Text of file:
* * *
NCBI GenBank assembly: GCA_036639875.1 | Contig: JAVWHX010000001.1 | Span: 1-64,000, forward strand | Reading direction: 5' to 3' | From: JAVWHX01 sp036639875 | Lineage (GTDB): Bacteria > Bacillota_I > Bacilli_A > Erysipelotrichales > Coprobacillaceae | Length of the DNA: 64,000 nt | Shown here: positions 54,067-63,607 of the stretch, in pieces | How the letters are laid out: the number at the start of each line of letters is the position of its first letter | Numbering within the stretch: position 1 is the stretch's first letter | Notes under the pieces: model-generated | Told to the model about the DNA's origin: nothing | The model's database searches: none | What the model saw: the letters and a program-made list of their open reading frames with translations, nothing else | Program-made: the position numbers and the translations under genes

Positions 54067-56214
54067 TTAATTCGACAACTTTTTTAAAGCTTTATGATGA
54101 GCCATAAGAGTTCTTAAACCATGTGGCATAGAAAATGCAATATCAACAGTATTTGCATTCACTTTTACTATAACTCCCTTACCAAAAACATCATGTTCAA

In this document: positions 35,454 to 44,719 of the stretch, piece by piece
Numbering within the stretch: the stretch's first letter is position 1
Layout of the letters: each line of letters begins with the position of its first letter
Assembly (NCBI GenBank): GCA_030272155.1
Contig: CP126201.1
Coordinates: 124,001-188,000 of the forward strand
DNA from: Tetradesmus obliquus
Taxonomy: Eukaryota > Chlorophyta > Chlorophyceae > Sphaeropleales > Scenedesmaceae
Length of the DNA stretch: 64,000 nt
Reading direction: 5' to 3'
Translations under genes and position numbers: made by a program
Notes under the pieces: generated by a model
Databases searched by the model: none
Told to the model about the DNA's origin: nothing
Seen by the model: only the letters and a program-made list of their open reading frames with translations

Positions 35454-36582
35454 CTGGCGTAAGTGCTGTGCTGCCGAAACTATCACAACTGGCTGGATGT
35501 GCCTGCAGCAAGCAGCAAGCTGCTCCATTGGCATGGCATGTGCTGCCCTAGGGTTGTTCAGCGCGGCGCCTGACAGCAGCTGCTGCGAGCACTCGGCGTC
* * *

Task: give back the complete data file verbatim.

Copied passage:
NCBI GenBank assembly: GCA_036639875.1 | Contig: JAVWHX010000001.1 | Span: 1-64,000, forward strand | Reading direction: 5' to 3' | From: JAVWHX01 sp036639875 | Lineage (GTDB): Bacteria > Bacillota_I > Bacilli_A > Erysipelotrichales > Coprobacillaceae | Length of the DNA: 64,000 nt | Shown here: positions 54,067-63,607 of the stretch, in pieces | How the letters are laid out: the number at the start of each line of letters is the position of its first letter | Numbering within the stretch: position 1 is the stretch's first letter | Notes under the pieces: model-generated | Told to the model about the DNA's origin: nothing | The model's database searches: none | What the model saw: the letters and a program-made list of their open reading frames with translations, nothing else | Program-made: the position numbers and the translations under genes

Positions 54067-56214
54067 TTAATTCGACAACTTTTTTAAAGCTTTATGATGA
54101 GCCATAAGAGTTCTTAAACCATGTGGCATAGAAAATGCAATATCAACAGTATTTGCATTCACTTTTACTATAACTCCCTTACCAAAAACATCATGTTCAA

In this document: positions 35,454 to 44,719 of the stretch, piece by piece
Numbering within the stretch: the stretch's first letter is position 1
Layout of the letters: each line of letters begins with the position of its first letter
Assembly (NCBI GenBank): GCA_030272155.1
Contig: CP126201.1
Coordinates: 124,001-188,000 of the forward strand
DNA from: Tetradesmus obliquus
Taxonomy: Eukaryota > Chlorophyta > Chlorophyceae > Sphaeropleales > Scenedesmaceae
Length of the DNA stretch: 64,000 nt
Reading direction: 5' to 3'
Translations under genes and position numbers: made by a program
Notes under the pieces: generated by a model
Databases searched by the model: none
Told to the model about the DNA's origin: nothing
Seen by the model: only the letters and a program-made list of their open reading frames with translations

Positions 35454-36582
35454 CTGGCGTAAGTGCTGTGCTGCCGAAACTATCACAACTGGCTGGATGT
35501 GCCTGCAGCAAGCAGCAAGCTGCTCCATTGGCATGGCATGTGCTGCCCTAGGGTTGTTCAGCGCGGCGCCTGACAGCAGCTGCTGCGAGCACTCGGCGTC